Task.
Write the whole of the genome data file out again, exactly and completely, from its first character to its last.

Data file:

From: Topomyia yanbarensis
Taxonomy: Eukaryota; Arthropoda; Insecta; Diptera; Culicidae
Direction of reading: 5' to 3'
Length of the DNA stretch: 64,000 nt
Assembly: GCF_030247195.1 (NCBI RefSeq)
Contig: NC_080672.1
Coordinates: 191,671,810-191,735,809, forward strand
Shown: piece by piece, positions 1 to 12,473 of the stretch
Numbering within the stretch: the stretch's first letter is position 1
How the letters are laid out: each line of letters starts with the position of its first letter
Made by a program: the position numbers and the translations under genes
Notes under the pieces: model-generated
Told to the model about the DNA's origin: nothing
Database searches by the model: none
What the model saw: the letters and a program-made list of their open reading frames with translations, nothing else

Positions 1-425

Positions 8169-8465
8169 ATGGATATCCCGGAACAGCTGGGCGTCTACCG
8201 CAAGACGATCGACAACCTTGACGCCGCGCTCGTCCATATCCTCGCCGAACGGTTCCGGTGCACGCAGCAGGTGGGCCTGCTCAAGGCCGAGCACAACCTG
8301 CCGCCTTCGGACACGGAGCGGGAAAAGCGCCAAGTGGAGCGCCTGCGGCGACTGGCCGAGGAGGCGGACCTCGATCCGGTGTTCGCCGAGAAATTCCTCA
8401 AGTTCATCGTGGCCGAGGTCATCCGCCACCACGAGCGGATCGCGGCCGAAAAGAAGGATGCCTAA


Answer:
From: Topomyia yanbarensis
Taxonomy: Eukaryota; Arthropoda; Insecta; Diptera; Culicidae
Direction of reading: 5' to 3'
Length of the DNA stretch: 64,000 nt
Assembly: GCF_030247195.1 (NCBI RefSeq)
Contig: NC_080672.1
Coordinates: 191,671,810-191,735,809, forward strand
Shown: piece by piece, positions 1 to 12,473 of the stretch
Numbering within the stretch: the stretch's first letter is position 1
How the letters are laid out: each line of letters starts with the position of its first letter
Made by a program: the position numbers and the translations under genes
Notes under the pieces: model-generated
Told to the model about the DNA's origin: nothing
Database searches by the model: none
What the model saw: the letters and a program-made list of their open reading frames with translations, nothing else

Positions 1-425

Positions 8169-8465
8169 ATGGATATCCCGGAACAGCTGGGCGTCTACCG
8201 CAAGACGATCGACAACCTTGACGCCGCGCTCGTCCATATCCTCGCCGAACGGTTCCGGTGCACGCAGCAGGTGGGCCTGCTCAAGGCCGAGCACAACCTG
8301 CCGCCTTCGGACACGGAGCGGGAAAAGCGCCAAGTGGAGCGCCTGCGGCGACTGGCCGAGGAGGCGGACCTCGATCCGGTGTTCGCCGAGAAATTCCTCA
8401 AGTTCATCGTGGCCGAGGTCATCCGCCACCACGAGCGGATCGCGGCCGAAAAGAAGGATGCCTAA